Physics Highlights, 2012
Distribution of plasmoids in High-Lundquist-Number Magnetic Reconnection
November 1, 2012
We have carried out statistical studies of the plasmoid distribution with respect to the magnetic flux content of plasmoids, with high-Lindquist-number simulations up to S =10^7. We find that over an extended range of J , the plasmoid distribution function f(J) follows a power law f (J) ~ J−1 . We further develop a kinetic model of plasmoid dynamics that reproduces the observed distribution. Figure 5 shows plasmoid distributions from direct numerical simulations and our kinetic model.
High velocity turbulent MHD wind tunnel on SSX
September 16, 2012
Simulation of Dynamo and Flow Generation in the Reversed Field Pinch
July 11, 2012
Our two-fluid simulation-based study of magnetic tearing and relaxation in pinch profiles has produced three new theoretical results. The first concerns the influence of finite gyroradius effects from warm ions, where stresses from the variation in the magnitude of magnetic field and from magnetic curvature in the poloidal direction lead to drifting and partial stabilization of linear tearing modes. The net effect is analogous to previous drift- tearing results, but others have considered configurations where drifts are from pressure gradients. The importance of ''grad-B'' and poloidal curvature drifts had not been appreciated for pinches. The second finding is that the ion gyroviscous stresses are also important for large, nonlinearly saturated magnetic islands. They are not diminished by nonlinear transport effects, unlike pressure-based drift effects, and the residual forces are balanced by net Lorentz forces that maintain a Hall dynamo effect. Our third result concerns warm-ion effects when multiple tearing fluctuations are active. The magnetic relaxation that results from the Hall dynamo effect from net Lorentz forces is accompanied by changes in the plasma flow profile, and the magnitude and direction of the computational results are consistent with measurements in the Madison Symmetric Torus RFP (Figure). These results confirm our understanding of the physics, and help to validate the NIMROD code. [This work is leveraged by support from U.S. Dept. of Energy grant DE-FG02-06ER54840 for theoretical research in fusion energy science.]
Stirring Unmagnetized Plasma
May 15, 2012
This past year, CMSO researchers experimentally demonstrated a new concept for spinning unmagnetized plasma, marking an important first step towards laboratory studies of a wide variety of phenomenon in plasma astrophysics. The ability to produce a hot, fast flowing, magnetic field-free plasma (in contrast to highly magnetized plasmas used for fusion energy research) may help us better understand the dynamo, a process thought to be responsible for the creation of magnetic fields in stars in galaxies. Flows can be adjusted in the experiment to mimic those of accretion disks, making it possible to study, for the first time, the magneto-rotational instability in a plasma, a mechanism of interest for its roles in providing the fuel for high energy emission from compact objects, and aiding in the formation of stars and planets.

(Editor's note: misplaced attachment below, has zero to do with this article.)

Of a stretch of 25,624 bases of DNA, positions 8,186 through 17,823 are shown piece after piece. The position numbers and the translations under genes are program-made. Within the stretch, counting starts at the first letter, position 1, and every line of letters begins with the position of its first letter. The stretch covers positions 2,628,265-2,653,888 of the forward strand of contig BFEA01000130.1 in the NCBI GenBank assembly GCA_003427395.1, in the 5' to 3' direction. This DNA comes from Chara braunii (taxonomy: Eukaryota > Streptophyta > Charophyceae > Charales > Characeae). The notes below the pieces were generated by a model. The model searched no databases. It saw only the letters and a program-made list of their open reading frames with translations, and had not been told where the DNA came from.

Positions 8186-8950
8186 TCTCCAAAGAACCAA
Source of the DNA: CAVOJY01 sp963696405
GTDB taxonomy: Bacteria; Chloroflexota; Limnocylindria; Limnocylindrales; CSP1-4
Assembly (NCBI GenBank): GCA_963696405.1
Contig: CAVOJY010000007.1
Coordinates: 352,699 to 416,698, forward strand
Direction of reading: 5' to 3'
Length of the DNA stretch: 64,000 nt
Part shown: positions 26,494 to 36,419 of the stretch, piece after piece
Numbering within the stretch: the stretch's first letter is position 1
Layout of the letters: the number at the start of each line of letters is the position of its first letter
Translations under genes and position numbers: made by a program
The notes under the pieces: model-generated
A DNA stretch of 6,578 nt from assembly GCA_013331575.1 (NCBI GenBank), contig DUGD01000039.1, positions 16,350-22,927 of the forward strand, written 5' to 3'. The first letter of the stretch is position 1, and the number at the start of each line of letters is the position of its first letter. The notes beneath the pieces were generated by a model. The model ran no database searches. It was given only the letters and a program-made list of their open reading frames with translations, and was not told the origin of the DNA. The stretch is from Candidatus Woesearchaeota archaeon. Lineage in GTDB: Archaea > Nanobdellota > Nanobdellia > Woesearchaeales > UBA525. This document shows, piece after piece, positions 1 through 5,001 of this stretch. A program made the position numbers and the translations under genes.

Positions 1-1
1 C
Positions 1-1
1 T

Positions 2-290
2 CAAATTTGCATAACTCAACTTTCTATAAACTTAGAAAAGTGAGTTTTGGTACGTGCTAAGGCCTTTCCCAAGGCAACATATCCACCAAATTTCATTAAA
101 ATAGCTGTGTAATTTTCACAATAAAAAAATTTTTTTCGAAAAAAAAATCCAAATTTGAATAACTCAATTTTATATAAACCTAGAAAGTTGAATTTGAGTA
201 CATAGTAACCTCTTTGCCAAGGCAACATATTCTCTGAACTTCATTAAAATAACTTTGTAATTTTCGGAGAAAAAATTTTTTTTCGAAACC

In the experiment, plasma is confined by a cylindrical “bucket” assembly of permanent magnets, arranged in rings of alternating polarity, to form an axisymmetric cusp magnetic field. The field is localized to the boundaries, leaving a large, unmagnetized plasma in the bulk. The plasma is stirred using JxB torques, where current is driven by electrostatically biased electrodes in the magnetized edge region. Measurements show that the azimuthal flow viscously couples momentum from the magnetized edge (where the plasma viscosity is small) into the unmagnetized bulk (where the viscosity is large) so that the bulk rotates like a solid body. Flow speeds can be adjusted by simply increasing the bias voltage of the electrodes, and the addition of electrodes at the inner boundary will allow studies of shear flow profiles, including the Keplerian-like flows in accretion disks, where v_φ /sqrt(r). Flows as high as 6 km/s have been observed in subsequent experiments. See C. Collins et al. Phys. Rev. Lett. 108, 115001 (2012).
Effect of Magnetic Shear on Hall – Mediated Magnetic Reconnection
March 13, 2012
As shown in this figure, we observed that the addition of guide field substantially reduces the reconnection rate, and we confirm that the Hall currents in the reconnection plane determine the reconnection electric field (the reconnection rate) over a wide range of applied guide field strengths. Also we have measured quantitative dependence of the reconnection characteristics and the reconnection rate on guide field by systematically applying an external guide field using central conductor coil which creates controlled guide field. Our results will be quantitatively compared with 2-D numerical simulations in the future.